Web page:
That means in 82 of 83 cases, it’s not going to save your life.

People with low risk should know that if they haven’t had a heart attack, according to the published literature, they’re going to live one day longer from taking statins.”

Statins Are Associated With Serious Side Effects

Then there’s the issue of side effects. According to Malhotra, between 1 in 3 and 1 in 5 patients suffer unacceptable side effects (that interfere with or diminish the quality of your life). Muscle pain is the most significant side effect reported followed by fatigue (mostly in women) because statins are essentially a metabolic blocker and mitochondrial poison.

They inhibit an enzyme called HMG-CoA reductase. This is how they lower cholesterol. But that same enzyme is also responsible for a number of other things like making coenzyme Q10, which is why muscle pain and fatigue are so common. This is in fact a sign that your CoQ10 is being depleted, and you don’t have enough cellular energy.

Statins also block the formation of ketones, which are an essential part of mitochondrial nutrition and overall health. If you can’t make ketones, you impair the metabolism in your entire body, including your heart, thereby raising your risk for heart problems and a variety of other diseases. It’s also recently been established that within a few years of taking statins, the drug causes type 2 diabetes in one out of 100 patients.

That too can be a significant tradeoff that needs to be taken into account, as diabetes is a risk factor for heart disease and other chronic diseases. Dr. Michel De Lorgeril, a well-respected French cardiologist at Grenoble University recently reopened the debate about statins after publishing a review in which he questions whether statins actually have any benefit at all.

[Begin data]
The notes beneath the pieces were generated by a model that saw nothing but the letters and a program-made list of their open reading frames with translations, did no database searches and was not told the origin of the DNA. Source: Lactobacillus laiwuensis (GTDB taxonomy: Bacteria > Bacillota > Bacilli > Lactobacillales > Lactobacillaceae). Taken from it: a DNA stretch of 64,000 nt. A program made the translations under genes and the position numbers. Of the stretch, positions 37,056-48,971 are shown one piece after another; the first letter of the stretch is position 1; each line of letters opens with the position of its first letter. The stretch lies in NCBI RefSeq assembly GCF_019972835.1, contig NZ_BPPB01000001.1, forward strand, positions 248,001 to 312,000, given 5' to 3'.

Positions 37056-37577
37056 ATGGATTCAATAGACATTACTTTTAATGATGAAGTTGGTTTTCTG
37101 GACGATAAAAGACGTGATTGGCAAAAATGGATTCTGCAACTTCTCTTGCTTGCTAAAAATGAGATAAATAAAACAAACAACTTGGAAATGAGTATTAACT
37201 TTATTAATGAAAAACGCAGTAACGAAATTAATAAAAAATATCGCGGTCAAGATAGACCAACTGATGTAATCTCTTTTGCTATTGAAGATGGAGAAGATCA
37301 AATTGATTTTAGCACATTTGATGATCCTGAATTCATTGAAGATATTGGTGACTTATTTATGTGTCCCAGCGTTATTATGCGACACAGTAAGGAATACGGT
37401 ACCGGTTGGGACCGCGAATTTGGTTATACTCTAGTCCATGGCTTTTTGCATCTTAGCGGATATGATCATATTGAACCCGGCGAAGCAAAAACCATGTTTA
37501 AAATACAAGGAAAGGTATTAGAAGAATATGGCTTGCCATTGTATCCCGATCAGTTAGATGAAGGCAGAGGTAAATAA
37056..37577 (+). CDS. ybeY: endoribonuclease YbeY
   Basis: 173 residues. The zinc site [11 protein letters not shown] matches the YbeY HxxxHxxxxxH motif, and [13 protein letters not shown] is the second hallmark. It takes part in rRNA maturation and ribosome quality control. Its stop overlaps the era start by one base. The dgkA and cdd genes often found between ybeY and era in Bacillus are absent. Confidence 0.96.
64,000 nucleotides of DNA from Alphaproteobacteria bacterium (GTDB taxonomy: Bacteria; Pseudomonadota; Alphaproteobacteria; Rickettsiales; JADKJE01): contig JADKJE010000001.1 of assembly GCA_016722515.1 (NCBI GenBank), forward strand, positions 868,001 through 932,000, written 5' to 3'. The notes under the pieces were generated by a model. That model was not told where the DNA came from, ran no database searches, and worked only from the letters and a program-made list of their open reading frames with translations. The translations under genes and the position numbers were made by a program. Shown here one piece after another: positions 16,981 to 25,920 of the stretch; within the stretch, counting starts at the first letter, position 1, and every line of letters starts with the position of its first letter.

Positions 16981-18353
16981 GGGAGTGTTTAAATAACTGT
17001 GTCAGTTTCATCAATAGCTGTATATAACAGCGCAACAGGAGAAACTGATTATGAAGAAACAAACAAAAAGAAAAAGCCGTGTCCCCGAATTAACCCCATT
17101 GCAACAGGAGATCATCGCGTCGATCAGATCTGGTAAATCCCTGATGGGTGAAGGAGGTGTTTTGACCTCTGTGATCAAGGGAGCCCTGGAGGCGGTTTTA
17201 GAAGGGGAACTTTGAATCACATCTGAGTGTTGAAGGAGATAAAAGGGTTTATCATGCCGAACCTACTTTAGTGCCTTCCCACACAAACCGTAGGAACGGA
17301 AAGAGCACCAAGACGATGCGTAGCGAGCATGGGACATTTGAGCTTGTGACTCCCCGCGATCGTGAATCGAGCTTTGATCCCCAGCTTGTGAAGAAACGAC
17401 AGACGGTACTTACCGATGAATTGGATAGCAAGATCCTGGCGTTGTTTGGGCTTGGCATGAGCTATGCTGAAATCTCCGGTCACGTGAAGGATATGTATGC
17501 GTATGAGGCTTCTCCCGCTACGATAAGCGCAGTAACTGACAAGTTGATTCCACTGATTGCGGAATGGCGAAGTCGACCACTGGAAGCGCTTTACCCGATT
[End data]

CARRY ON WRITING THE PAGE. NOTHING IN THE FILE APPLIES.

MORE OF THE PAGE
“He pointed out several discrepancies in the original trials … statistical manipulation, conflict of interest … ” Malhotra says. ”He’s actually suggested that maybe nobody benefits from statins; even people on statins for prevention.

He says that unless we get access to the raw data, independent analysis, the actual claims about the benefits of statins are not evidence-based.”

In case you missed it, please read

Saturated Fat Part One: Great Britain’s Most Outspoken Cardiologist Sets the Record Straight

Is saturated fat dangerous to your health?

Hospitals and Medical Personnel Are Far From Paragons of Health

For Past 60 Years, the Wrong Fats Have Been Vilified

What Are the Real Risk Factors for Heart Disease?

Here is the link https://2healthyhabits.wordpress.com/2020/02/28/saturated-fats-part-one-great-britains-most-outspoken-cardiologist-sets-the-record-straight/

Part One and Two have been condensed from Dr. Mercola’s post: Great Britain’s Most Outspoken Cardiologist Sets the Record Straight on Saturated Fats

https://articles.mercola.com/sites/articles/archive/2016/06/05/saturated-fat-heart-disease-risk.aspx

Please see the original for the Footnotes and Citations for the scientific studies.

May you Live Long Healthy.

Yours truly,

Lydia Polstra

Email: lpolstra@sympatico.ca

Facebook: https://www.facebook.com/2healthyhabits/

Blog: https://2healthyhabits.wordpress.com

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Author: 2healthyhabits

My goal in life is to experience the exuberance of true good health by returning my body to the healthy state it was meant to have.